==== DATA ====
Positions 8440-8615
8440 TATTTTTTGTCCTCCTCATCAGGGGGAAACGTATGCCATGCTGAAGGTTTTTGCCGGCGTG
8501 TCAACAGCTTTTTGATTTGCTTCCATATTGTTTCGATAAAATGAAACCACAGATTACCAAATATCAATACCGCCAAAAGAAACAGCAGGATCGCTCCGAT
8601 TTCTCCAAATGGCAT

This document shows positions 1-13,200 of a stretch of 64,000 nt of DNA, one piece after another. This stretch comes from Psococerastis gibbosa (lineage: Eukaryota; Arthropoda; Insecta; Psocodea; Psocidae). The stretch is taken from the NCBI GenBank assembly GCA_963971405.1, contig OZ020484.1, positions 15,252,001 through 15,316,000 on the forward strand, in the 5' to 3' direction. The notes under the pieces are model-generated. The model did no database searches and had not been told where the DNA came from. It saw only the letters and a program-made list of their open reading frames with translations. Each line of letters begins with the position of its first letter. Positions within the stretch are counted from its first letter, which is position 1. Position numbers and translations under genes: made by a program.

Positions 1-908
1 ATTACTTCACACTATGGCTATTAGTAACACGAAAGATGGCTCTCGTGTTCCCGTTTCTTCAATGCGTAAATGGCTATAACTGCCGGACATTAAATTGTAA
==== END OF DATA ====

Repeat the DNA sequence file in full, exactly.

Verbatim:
Positions 8440-8615
8440 TATTTTTTGTCCTCCTCATCAGGGGGAAACGTATGCCATGCTGAAGGTTTTTGCCGGCGTG
8501 TCAACAGCTTTTTGATTTGCTTCCATATTGTTTCGATAAAATGAAACCACAGATTACCAAATATCAATACCGCCAAAAGAAACAGCAGGATCGCTCCGAT
8601 TTCTCCAAATGGCAT

This document shows positions 1-13,200 of a stretch of 64,000 nt of DNA, one piece after another. This stretch comes from Psococerastis gibbosa (lineage: Eukaryota; Arthropoda; Insecta; Psocodea; Psocidae). The stretch is taken from the NCBI GenBank assembly GCA_963971405.1, contig OZ020484.1, positions 15,252,001 through 15,316,000 on the forward strand, in the 5' to 3' direction. The notes under the pieces are model-generated. The model did no database searches and had not been told where the DNA came from. It saw only the letters and a program-made list of their open reading frames with translations. Each line of letters begins with the position of its first letter. Positions within the stretch are counted from its first letter, which is position 1. Position numbers and translations under genes: made by a program.

Positions 1-908
1 ATTACTTCACACTATGGCTATTAGTAACACGAAAGATGGCTCTCGTGTTCCCGTTTCTTCAATGCGTAAATGGCTATAACTGCCGGACATTAAATTGTAA